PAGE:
Nabeshima Kosen Kiln

Nabeshima Kosen Kiln specializes in products that use a variety of the three techniques that are characteristic of Nabeshima ware: Iro-Nabeshima, Sometsuke, and celadon. The company's founder, Tameo Kawasoe, has long studied celadon porcelain with a strong desire to make Nabeshima celadon ware available to as many people as possible.

The current third generation, with a vision of "establishing Nabeshima culture," began research and development of celadon from a different perspective from that of his grandfather. The kiln is working daily with the hope that the future of Nabeshima ware will be enriched 100 years from now.

History of Kosen Kiln

The Kawasoe family, the ancestors of the Nabeshima Kosen Kiln, were craftsmen who mainly worked on figurines and glaze research. The skills were passed down from generation to generation, and in 1963, Tameo, the grandfather of the current owner, founded Kosen Kiln. 

In an effort to make Nabeshima celadon known to the world, he dedicated himself to researching its glazes. At that time, it was so difficult to make celadon porcelain that it was said that firing celadon porcelain would ruin the business. Nonetheless, after more than 10 years of hard work and dedication, his research was completed.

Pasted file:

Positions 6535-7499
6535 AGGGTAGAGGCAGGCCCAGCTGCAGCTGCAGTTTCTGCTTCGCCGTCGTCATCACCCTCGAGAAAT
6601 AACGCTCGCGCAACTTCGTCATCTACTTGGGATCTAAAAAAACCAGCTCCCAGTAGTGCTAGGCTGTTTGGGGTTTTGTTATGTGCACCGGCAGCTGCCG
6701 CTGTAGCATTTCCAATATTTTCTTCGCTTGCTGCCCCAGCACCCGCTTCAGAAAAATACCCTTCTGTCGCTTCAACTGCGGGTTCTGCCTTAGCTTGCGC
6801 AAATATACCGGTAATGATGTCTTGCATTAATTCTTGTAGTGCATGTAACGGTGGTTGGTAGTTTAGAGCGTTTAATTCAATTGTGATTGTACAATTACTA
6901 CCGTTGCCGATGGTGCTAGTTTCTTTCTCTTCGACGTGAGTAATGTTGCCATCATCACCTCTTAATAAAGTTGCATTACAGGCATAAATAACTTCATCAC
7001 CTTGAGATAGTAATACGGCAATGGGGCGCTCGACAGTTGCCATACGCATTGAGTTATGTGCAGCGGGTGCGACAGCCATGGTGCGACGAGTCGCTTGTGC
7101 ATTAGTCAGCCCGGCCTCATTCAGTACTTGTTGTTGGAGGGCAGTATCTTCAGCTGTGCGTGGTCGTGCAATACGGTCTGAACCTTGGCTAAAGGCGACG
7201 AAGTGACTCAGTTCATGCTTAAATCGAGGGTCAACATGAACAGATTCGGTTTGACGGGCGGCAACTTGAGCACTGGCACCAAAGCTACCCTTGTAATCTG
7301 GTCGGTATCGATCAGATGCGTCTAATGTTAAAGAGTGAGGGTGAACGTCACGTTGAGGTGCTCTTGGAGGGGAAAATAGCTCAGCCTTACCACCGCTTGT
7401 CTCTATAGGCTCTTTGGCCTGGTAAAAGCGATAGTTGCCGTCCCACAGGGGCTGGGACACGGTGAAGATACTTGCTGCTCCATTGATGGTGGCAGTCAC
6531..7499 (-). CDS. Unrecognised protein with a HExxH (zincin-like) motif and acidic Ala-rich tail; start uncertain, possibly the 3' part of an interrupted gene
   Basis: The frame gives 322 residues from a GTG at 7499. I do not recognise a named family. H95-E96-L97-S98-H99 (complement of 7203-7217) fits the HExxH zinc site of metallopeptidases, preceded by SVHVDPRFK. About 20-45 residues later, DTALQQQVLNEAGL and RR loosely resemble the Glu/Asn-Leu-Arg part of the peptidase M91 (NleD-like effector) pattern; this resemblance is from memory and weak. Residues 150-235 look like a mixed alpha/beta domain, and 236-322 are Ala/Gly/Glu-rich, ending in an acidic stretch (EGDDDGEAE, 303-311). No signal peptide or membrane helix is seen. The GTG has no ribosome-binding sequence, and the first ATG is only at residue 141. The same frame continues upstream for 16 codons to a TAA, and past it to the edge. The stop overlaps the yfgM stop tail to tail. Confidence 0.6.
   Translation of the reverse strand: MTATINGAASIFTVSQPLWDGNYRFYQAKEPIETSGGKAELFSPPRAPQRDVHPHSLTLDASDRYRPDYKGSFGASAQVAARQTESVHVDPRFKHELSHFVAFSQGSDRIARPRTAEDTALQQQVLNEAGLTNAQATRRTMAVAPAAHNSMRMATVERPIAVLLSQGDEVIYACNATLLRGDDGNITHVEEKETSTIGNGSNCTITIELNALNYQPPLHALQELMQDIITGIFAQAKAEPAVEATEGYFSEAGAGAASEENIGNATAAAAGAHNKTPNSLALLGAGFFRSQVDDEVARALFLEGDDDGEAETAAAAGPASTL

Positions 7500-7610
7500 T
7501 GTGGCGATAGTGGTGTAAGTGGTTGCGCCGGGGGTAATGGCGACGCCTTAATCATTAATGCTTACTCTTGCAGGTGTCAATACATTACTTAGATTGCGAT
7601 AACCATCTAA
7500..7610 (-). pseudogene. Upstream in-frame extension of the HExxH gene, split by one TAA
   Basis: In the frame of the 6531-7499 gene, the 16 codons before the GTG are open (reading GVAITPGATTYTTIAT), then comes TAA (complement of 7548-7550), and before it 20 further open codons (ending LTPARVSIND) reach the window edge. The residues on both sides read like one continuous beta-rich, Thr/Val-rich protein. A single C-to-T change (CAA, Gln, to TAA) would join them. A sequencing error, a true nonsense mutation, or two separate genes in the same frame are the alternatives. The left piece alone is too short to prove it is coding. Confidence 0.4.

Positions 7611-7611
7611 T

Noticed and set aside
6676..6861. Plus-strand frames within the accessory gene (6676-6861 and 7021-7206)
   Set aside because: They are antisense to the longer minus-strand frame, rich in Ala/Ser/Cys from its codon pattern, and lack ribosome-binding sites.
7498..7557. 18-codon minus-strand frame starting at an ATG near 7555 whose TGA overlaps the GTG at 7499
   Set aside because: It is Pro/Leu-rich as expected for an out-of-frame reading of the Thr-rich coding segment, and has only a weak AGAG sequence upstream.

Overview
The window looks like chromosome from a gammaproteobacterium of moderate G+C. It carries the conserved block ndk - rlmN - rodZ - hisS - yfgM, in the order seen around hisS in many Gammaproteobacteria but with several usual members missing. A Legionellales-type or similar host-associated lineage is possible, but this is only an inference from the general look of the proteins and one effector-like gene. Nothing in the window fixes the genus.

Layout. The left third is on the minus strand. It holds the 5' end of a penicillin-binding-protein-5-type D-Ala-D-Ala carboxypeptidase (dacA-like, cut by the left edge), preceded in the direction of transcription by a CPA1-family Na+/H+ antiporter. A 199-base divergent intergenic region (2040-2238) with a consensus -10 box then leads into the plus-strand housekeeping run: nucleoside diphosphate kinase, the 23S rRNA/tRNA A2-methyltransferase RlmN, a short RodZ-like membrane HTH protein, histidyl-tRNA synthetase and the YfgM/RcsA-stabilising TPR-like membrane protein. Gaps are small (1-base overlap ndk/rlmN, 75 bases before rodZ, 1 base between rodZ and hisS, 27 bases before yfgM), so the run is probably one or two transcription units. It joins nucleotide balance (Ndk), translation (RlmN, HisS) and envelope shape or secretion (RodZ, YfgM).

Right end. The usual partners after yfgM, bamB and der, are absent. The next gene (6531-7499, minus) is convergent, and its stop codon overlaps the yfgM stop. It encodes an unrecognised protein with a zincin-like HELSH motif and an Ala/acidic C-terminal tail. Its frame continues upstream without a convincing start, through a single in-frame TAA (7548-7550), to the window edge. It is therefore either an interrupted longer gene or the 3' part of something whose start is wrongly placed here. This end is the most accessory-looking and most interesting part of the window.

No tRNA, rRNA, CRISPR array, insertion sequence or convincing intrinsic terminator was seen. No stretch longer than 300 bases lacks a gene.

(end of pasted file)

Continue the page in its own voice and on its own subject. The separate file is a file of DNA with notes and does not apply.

Takahiko Kawasoe is the third generation to preserve the legacy of Nabeshima ware that takes its origin in Okawachiyama. This village has been treasured as the "hidden kiln village" since the Edo period, and he wishes to maintain its culture for centuries to come. In order to do so, he has started research and development of celadon porcelain for the first time in 56 years, while preserving the tradition of Nabeshima ware techniques, but from a new perspective different from his grandfather's.


Medaka Rice Fish Series

The jade-like hue of these pieces of celadon ware are undeniably captivating. Through its transparent texture, one can imagine being encompassed by the tranquil image of a glistening body of water. The artwork itself is realistic and delicately painted, depicting the graceful figure of Medaka rice fish in motion.

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